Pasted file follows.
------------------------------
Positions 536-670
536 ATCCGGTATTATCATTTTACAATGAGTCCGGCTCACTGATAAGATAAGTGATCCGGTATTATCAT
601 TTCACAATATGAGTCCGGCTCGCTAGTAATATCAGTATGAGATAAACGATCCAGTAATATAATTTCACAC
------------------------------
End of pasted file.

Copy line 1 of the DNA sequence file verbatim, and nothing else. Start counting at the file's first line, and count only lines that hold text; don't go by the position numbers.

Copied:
Positions 536-670